Then and there, the teacher can ask his/her students about their opinions and share what they learned from what they heard.

When the teacher made sure that all the students have gotten the point of the news, he/she can give them the words to go deeper in meaning and discuss each part together. 

Conclusion

In brief, teaching interpretation using text-based evidence is a hard and time-consuming job. However, there is the hope to get promising results by following the five-phase that are explained in the article above. When there is a will, there is always a way!  

FAQ

-What is an interpretation skill?

Interpretation means the process of thinking deeply over a matter to discover, determine, and evaluate the meanings and themes of the matter. This process deals with the connotative meanings of English words and symbols. So, it can never be easily taken by considering the literal meanings of words. It has quite numerous applications in many areas such as graphs, verbal and nonverbal exchanges.

Interpretation skill is thinking and concentrating on something to get the mysterious interesting hidden messages and meanings. For example, if someone interprets an English story, he inquiries the theme, characters, context, conflict, etc. of the story carefully. Therefore, interpretation skill needs much practice, energy, time, and carefulness to be developed well.

There are some mysterious, vouge, or literary works that should be read more than twice to get the meanings of everything. Therefore, readers can be very skilled at interpretation to reach the correct detailed meanings; To get this, they should study many literary analyses, critics, interpretations as much as possible. It is very sweet and releasing for readers to achieve accurate original messages by themselves.

Teaching interpretation skills is not an easy job. It requires teachers’ ability and well-organized teaching methods, knowledge, patience, language proficiency, dedication, and hard work. Students should be taught the practical ways in which they can accurately interpret different English texts well.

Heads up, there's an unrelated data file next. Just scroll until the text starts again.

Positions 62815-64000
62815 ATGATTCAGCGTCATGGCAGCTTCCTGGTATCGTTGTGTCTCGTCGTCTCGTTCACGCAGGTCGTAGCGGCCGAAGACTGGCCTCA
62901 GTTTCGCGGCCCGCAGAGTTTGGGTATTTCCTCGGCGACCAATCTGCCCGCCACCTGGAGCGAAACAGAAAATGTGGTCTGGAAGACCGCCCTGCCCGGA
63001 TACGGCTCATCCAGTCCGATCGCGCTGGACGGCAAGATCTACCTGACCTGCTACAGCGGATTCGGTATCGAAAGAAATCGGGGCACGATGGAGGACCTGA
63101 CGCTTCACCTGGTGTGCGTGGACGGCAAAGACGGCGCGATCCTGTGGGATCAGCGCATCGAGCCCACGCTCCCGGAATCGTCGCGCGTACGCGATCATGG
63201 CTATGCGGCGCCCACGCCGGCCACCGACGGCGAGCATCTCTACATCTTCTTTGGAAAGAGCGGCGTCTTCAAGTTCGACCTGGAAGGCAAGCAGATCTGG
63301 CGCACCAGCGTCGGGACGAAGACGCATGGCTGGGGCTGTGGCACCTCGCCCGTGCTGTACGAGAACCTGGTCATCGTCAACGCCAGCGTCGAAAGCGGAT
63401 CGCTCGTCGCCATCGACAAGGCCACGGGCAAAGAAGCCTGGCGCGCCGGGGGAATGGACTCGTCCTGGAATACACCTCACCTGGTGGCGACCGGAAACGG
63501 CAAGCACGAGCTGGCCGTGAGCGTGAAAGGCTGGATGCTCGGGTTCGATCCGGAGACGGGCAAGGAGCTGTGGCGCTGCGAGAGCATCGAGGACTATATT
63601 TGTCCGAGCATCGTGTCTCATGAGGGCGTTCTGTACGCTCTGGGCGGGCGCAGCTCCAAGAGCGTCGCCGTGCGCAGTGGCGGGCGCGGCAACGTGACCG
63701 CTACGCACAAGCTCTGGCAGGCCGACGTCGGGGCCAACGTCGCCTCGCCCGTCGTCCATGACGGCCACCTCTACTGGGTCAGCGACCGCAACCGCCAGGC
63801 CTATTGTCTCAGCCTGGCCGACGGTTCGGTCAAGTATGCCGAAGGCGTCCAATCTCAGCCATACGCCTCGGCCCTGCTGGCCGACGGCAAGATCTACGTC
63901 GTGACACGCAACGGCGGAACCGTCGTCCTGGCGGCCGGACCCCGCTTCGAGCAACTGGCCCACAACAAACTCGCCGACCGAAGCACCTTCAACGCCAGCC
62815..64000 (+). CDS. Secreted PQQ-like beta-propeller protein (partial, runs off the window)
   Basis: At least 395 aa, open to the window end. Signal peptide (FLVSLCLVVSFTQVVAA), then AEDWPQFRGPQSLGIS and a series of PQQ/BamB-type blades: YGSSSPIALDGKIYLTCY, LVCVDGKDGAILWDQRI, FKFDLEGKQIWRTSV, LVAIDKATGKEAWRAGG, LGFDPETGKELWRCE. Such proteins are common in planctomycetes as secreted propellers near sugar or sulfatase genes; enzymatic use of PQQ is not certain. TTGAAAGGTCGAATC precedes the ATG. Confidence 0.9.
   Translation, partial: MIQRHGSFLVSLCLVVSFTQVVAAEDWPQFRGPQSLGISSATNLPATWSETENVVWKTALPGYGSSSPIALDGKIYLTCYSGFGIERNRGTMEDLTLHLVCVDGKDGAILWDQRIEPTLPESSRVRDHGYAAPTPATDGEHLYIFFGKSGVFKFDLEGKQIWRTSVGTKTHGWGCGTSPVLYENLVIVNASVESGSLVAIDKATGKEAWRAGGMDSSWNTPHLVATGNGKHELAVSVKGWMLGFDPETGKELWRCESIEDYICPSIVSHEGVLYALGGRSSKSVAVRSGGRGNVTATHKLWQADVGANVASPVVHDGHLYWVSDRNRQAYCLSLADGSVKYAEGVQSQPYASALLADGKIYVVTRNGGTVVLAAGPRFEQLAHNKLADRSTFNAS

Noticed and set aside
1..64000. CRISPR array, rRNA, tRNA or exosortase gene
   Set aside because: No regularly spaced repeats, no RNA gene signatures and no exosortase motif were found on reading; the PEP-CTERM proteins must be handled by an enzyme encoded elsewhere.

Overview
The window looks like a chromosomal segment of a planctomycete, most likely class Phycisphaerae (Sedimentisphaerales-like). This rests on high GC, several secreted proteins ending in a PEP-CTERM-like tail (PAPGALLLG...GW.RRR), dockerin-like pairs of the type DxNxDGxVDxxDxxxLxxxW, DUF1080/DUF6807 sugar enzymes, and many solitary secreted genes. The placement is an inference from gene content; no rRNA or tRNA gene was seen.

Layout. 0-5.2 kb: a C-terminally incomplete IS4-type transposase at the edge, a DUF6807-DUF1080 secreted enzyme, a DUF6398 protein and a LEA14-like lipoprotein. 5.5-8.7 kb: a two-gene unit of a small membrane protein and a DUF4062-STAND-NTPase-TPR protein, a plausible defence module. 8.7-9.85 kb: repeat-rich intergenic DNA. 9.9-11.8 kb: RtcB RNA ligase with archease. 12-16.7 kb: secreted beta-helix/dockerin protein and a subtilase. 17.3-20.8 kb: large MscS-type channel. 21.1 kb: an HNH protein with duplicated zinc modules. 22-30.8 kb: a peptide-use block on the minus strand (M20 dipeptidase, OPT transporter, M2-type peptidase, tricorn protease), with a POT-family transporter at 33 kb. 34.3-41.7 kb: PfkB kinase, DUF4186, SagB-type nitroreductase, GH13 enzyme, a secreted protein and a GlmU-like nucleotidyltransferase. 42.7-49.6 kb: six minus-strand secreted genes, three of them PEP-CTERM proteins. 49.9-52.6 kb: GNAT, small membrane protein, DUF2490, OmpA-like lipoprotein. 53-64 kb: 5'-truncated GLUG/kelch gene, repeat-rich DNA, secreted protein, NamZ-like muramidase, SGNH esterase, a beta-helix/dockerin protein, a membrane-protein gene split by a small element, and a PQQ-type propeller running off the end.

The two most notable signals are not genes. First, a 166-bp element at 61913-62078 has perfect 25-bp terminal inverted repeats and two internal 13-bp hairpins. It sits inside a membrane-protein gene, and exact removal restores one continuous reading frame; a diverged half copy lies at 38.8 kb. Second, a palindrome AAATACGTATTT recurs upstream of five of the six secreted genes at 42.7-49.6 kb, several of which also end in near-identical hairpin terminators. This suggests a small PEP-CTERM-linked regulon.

Teaching interpretation skills is not an easy job. It requires teachers’ ability and well-organized teaching methods, knowledge, patience, language proficiency, dedication, and hard work. Students should be taught the practical ways in which they can accurately interpret different English texts well.

Teachers should regard the English level of their students’ proficiency for teaching interpretation skills. For example, beginner English learners do not need to interpret English texts deeply whereas advanced ones must know how to interpret them correctly and comprehensively to pass their exams. Therefore, the quality of teaching interpretation skills mainly depends on students’ learning competency.

Interpretation is not the same as translation. Interpretation skill is a way to understand the meaning of a text profoundly by rendering the text in the first language. On the other hand, translation is transferring the words of the second language into the equivalents of the target language without commission, additional explanation, and change.

Interpretation skill enables readers to think much over a simple thing. It also helps them not to judge a book by its cover. It broadens readers’ minds to discover different aspects of anything.  

High proficiency in interpretation skills can lead readers to decent English writing skills. The better readers interpret a text, the better can they recreate or write an English text by themselves. Interpretation skill makes readers find out the strong points and weak points of an English text.